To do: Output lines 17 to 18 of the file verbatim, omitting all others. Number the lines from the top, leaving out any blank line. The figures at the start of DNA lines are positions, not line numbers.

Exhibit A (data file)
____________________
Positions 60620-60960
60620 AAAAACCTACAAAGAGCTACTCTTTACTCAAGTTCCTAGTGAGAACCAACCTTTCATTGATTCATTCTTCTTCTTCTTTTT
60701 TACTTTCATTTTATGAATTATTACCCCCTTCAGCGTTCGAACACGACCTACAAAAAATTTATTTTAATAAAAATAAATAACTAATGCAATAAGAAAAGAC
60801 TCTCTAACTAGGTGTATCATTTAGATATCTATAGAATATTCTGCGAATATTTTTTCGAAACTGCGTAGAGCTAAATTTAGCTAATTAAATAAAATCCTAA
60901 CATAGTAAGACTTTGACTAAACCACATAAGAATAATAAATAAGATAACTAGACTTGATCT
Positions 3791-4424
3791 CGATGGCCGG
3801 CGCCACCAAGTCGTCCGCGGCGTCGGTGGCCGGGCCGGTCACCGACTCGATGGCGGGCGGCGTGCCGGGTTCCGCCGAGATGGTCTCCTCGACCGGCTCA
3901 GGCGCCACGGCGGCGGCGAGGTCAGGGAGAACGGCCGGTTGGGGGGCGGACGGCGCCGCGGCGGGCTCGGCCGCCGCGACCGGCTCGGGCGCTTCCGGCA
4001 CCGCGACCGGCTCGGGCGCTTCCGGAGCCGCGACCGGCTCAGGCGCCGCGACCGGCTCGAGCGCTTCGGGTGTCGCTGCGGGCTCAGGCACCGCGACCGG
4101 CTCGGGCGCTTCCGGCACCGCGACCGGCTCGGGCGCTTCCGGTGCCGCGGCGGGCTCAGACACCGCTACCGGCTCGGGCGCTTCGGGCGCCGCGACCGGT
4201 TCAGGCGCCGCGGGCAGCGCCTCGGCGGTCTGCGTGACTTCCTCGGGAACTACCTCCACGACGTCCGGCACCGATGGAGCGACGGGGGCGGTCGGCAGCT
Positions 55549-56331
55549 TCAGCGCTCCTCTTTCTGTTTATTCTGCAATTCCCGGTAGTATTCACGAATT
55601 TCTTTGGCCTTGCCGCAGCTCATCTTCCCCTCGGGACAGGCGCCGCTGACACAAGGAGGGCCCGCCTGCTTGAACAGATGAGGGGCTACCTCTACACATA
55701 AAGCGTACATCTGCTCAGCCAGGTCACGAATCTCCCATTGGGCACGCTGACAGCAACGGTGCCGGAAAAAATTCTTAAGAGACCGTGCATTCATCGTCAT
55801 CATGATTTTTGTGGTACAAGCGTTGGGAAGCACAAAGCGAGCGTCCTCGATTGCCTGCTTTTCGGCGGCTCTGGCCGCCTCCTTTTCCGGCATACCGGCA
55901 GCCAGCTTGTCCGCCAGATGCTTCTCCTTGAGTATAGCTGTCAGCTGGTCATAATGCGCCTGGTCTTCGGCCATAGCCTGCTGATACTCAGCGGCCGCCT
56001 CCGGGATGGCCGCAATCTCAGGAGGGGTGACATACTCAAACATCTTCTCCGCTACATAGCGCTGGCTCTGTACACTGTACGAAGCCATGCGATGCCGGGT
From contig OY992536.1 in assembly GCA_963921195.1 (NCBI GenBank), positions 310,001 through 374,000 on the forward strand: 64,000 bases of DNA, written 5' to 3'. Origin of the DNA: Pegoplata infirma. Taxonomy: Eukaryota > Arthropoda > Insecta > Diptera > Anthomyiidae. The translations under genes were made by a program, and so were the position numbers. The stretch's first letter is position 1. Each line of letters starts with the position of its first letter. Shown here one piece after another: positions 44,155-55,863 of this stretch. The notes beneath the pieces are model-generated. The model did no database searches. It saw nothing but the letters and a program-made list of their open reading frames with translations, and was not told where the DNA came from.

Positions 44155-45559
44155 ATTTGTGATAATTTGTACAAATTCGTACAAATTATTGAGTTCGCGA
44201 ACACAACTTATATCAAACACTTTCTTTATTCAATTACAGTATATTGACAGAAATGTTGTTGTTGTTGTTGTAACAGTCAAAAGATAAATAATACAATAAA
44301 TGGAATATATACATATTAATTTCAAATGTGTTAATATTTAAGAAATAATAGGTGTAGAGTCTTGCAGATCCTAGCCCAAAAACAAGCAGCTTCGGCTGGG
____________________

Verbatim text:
55801 CATGATTTTTGTGGTACAAGCGTTGGGAAGCACAAAGCGAGCGTCCTCGATTGCCTGCTTTTCGGCGGCTCTGGCCGCCTCCTTTTCCGGCATACCGGCA
55901 GCCAGCTTGTCCGCCAGATGCTTCTCCTTGAGTATAGCTGTCAGCTGGTCATAATGCGCCTGGTCTTCGGCCATAGCCTGCTGATACTCAGCGGCCGCCT